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Wednesday, August 22, 2012

Martin, Haynes and Driver: Freedman at Western Front (Barnyard Records, 2012) ***

By Martin Schray

One day, when Quentin Tarantino will shoot a remake of John Ford’s “The Searchers”, which will also be about a search party of righteous men, there will be a scene at a campfire out in the loneliness of the American prairie. The men are looking for the youngest daughter of a female left-wing African-American politician who was kidnapped by some KKK members to teach her a lesson. The area where they are is rather inaccessible, that’s why they have to use horses. The men had a hard and frustrating day, they do not know if they are on the right track and it’s been a while that they had left their beloved ones, so the mood is rather melancholy. Then the leader of the search party suggests that it would be great if someone could play some music but he guesses there were no instruments. Justin Haynes, one of the men, answers: “Well, actually I have a ukulele with me. I could play some songs.” “And I could use the little suitcase we found this morning as a drum kit,” Jean Martin, another member of the party, adds. “I have some bristles of a street sweeper. I could play on the edge of a table which would make a nice bass,” says another man called Ryan Driver. And then they start playing a crude way of swing, sometimes delightful, sometimes melancholic, and the others round the campfire fall in some kind of melancholia, smoking their cigarettes, longing for the good old days.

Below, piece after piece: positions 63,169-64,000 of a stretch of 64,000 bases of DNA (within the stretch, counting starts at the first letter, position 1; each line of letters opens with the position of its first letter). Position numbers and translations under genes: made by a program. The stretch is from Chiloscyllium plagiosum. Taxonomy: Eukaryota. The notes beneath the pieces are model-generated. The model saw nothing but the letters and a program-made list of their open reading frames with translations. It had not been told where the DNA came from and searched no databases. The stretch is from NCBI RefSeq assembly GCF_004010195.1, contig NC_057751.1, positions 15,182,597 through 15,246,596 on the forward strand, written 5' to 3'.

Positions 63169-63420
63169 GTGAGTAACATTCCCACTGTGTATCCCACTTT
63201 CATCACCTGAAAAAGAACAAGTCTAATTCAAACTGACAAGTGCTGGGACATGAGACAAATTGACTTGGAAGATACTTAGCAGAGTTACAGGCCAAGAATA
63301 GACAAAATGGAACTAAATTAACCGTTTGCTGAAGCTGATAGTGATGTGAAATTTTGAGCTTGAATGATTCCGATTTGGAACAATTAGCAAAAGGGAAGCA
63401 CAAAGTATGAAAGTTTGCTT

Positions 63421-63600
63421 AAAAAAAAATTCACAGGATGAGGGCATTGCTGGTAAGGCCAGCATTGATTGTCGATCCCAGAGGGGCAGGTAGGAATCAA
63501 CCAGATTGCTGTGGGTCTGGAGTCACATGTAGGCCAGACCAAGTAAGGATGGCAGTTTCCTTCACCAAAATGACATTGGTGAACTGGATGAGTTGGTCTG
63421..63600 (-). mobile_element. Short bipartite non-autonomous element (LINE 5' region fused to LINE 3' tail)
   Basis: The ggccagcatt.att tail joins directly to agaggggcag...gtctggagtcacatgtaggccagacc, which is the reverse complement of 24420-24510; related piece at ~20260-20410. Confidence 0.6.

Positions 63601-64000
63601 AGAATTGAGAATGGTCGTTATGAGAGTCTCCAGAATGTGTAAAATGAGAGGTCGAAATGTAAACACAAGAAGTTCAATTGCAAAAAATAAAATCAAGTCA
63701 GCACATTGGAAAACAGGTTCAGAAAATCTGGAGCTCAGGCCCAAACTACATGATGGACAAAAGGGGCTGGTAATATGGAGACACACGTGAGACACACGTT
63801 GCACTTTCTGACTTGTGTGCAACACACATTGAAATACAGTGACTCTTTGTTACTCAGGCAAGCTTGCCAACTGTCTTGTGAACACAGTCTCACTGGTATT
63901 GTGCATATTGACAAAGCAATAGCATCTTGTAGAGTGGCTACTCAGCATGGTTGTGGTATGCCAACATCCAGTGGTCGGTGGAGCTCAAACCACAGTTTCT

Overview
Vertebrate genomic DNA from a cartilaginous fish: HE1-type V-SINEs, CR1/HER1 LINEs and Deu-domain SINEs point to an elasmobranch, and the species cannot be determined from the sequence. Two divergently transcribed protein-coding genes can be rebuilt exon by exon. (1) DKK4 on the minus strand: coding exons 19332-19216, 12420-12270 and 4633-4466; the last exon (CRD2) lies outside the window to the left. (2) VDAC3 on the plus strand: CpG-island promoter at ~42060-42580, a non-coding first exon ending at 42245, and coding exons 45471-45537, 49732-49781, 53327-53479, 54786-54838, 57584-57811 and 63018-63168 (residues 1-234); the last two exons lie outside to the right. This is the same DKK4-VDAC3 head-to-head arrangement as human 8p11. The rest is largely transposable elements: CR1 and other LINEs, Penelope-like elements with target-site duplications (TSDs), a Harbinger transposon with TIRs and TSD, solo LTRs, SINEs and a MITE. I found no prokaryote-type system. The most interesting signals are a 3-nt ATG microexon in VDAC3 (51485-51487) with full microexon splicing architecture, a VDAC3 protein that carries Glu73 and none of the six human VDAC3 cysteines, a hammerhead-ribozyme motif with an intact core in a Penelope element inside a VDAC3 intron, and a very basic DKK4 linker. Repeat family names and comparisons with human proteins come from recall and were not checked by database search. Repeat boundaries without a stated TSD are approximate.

“Freedman at Western Front” is weird jazz music; however, the musicians are prominent figures of Toronto’s experimental music scene and they have chosen instruments that are deliberately makeshift which makes it possible to deconstruct the music. Thus, the trio exposes the bare skeleton of jazz and brings up new possibilities and provocations set upon them by the collective limitations of their tools. The band’s way of playing is relaxed and Haynes is a very skilled ukulele player. But the greatest surprise is Jean Martin, who articulates the notes so well with such a tiny piece of steel making it really sound like an upright bass. But he is not only trying to sound like an acoustic bass, he manages to create a lot of burpy, purring, and clanging noises you wouldn’t expect to come out of his instrument as well.

The trio plays the music of Myk Freedman, a jazz composer and lap-steel player for St. Dirt Elementary School (another project on Barnyard Records), and it is truly innovative. What makes this music so interesting is its immediacy, its banality and its minimalism.

The album is fun to listen to but in the end the concept does not last for a complete record, the novelty factor loses its fascination after a while. The music is tighter when the trio sticks to strict song structures like in “The Gunk Under Pretty Pebbles”, “Hay” or “Plants and Animals”, when they lose the grip on the songs (“Clicking with the Clique”) it gets a bit pretentious. Nevertheless an interesting approach.

You can buy it from the label or download it from

Watch “The Gunk Under Pretty Pebbles”:

© stef